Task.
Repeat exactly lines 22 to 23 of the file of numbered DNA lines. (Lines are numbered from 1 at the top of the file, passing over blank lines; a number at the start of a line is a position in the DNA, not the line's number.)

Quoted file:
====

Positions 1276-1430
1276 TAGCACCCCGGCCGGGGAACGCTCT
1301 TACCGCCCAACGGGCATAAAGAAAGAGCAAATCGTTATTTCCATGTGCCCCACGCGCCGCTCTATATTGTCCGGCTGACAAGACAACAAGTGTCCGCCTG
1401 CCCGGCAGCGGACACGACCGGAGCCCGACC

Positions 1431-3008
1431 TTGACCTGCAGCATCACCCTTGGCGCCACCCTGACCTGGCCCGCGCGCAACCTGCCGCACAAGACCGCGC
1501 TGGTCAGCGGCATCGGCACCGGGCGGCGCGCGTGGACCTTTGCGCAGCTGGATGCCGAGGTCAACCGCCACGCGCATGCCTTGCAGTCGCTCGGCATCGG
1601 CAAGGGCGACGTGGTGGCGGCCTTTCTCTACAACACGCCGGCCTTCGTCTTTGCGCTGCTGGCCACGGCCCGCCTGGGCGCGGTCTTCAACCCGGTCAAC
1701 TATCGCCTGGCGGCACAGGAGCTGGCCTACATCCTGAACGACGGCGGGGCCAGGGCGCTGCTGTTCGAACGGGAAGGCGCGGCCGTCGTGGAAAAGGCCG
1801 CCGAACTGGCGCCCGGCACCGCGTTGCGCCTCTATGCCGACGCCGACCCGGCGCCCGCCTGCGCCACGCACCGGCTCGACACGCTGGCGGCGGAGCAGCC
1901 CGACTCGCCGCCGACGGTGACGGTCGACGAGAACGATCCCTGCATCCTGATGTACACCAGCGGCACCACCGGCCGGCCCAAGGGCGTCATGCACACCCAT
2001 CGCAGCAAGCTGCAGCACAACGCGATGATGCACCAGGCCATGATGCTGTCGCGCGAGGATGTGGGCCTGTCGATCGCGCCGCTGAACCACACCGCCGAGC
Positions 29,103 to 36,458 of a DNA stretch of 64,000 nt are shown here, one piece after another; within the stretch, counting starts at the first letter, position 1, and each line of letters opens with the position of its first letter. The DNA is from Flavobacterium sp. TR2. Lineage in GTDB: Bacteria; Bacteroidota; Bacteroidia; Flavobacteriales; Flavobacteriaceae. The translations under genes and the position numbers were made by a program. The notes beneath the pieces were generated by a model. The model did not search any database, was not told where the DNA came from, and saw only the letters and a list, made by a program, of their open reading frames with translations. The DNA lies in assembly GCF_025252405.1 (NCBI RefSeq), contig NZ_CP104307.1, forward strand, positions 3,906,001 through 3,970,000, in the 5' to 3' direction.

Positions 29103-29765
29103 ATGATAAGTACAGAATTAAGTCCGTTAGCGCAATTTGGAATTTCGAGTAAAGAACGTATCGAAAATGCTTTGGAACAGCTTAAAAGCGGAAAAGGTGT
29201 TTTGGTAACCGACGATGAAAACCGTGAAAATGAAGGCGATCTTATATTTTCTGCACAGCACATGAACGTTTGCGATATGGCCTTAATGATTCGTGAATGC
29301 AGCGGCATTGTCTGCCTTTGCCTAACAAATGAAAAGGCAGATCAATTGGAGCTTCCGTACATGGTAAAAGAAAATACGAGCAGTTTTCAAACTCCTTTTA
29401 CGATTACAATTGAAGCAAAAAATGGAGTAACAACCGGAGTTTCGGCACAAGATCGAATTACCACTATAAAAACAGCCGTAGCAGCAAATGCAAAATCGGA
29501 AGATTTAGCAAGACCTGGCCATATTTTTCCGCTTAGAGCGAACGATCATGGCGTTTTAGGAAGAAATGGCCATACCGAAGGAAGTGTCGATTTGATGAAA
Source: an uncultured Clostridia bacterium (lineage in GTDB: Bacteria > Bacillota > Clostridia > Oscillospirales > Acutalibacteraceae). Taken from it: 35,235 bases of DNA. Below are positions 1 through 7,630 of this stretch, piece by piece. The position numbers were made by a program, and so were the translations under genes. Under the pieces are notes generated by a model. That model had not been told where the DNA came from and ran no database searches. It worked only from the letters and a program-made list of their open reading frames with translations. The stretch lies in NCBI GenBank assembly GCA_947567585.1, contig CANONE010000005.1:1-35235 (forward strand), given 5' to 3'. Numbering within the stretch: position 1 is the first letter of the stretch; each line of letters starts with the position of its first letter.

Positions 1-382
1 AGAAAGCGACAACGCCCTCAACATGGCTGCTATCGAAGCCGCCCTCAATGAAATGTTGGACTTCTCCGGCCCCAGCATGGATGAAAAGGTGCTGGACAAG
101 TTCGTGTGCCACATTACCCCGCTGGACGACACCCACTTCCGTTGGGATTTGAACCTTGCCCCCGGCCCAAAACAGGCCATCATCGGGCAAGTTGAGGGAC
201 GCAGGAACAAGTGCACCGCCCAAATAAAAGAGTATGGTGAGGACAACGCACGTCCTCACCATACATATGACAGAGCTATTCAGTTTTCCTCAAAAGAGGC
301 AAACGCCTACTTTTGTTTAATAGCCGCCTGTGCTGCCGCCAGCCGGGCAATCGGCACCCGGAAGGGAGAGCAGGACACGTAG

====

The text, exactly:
1 AGAAAGCGACAACGCCCTCAACATGGCTGCTATCGAAGCCGCCCTCAATGAAATGTTGGACTTCTCCGGCCCCAGCATGGATGAAAAGGTGCTGGACAAG
101 TTCGTGTGCCACATTACCCCGCTGGACGACACCCACTTCCGTTGGGATTTGAACCTTGCCCCCGGCCCAAAACAGGCCATCATCGGGCAAGTTGAGGGAC